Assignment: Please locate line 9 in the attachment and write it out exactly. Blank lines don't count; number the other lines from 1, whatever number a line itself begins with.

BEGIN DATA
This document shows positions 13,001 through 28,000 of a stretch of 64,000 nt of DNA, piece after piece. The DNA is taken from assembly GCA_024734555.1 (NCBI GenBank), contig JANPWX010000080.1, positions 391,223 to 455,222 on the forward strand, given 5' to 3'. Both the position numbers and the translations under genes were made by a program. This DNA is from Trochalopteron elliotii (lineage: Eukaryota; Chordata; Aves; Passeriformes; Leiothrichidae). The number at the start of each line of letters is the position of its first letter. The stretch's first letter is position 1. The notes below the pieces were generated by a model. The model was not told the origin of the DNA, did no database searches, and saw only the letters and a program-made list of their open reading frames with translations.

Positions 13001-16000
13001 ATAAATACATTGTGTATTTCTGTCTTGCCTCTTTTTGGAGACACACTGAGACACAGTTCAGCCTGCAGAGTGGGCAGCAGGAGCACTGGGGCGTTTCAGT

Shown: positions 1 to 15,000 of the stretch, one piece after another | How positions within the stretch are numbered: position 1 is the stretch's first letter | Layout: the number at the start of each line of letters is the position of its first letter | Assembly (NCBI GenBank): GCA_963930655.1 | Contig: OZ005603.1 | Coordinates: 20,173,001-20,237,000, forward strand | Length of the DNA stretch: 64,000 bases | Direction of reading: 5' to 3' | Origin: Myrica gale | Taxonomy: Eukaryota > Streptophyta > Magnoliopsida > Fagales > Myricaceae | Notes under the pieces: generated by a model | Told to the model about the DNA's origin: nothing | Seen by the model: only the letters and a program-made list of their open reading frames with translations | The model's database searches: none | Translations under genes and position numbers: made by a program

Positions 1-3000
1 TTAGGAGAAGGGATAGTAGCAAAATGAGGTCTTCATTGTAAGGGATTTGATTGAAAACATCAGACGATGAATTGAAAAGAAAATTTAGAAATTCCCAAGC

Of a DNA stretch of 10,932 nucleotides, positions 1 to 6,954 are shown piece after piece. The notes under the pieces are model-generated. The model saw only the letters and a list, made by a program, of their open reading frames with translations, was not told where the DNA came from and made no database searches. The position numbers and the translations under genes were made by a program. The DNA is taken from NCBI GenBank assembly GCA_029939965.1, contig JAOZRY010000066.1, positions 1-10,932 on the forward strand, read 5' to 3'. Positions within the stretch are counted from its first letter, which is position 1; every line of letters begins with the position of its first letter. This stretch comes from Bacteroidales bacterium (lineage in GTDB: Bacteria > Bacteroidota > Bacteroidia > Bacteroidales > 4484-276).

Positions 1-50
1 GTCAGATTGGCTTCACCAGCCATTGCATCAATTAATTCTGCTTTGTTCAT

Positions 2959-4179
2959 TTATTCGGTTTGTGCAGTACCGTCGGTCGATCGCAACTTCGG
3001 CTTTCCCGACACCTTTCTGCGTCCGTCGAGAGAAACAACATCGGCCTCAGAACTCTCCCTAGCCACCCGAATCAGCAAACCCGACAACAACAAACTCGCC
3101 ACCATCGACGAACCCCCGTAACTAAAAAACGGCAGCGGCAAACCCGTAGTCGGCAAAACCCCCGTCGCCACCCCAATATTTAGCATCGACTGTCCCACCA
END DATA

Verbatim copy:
1 GTCAGATTGGCTTCACCAGCCATTGCATCAATTAATTCTGCTTTGTTCAT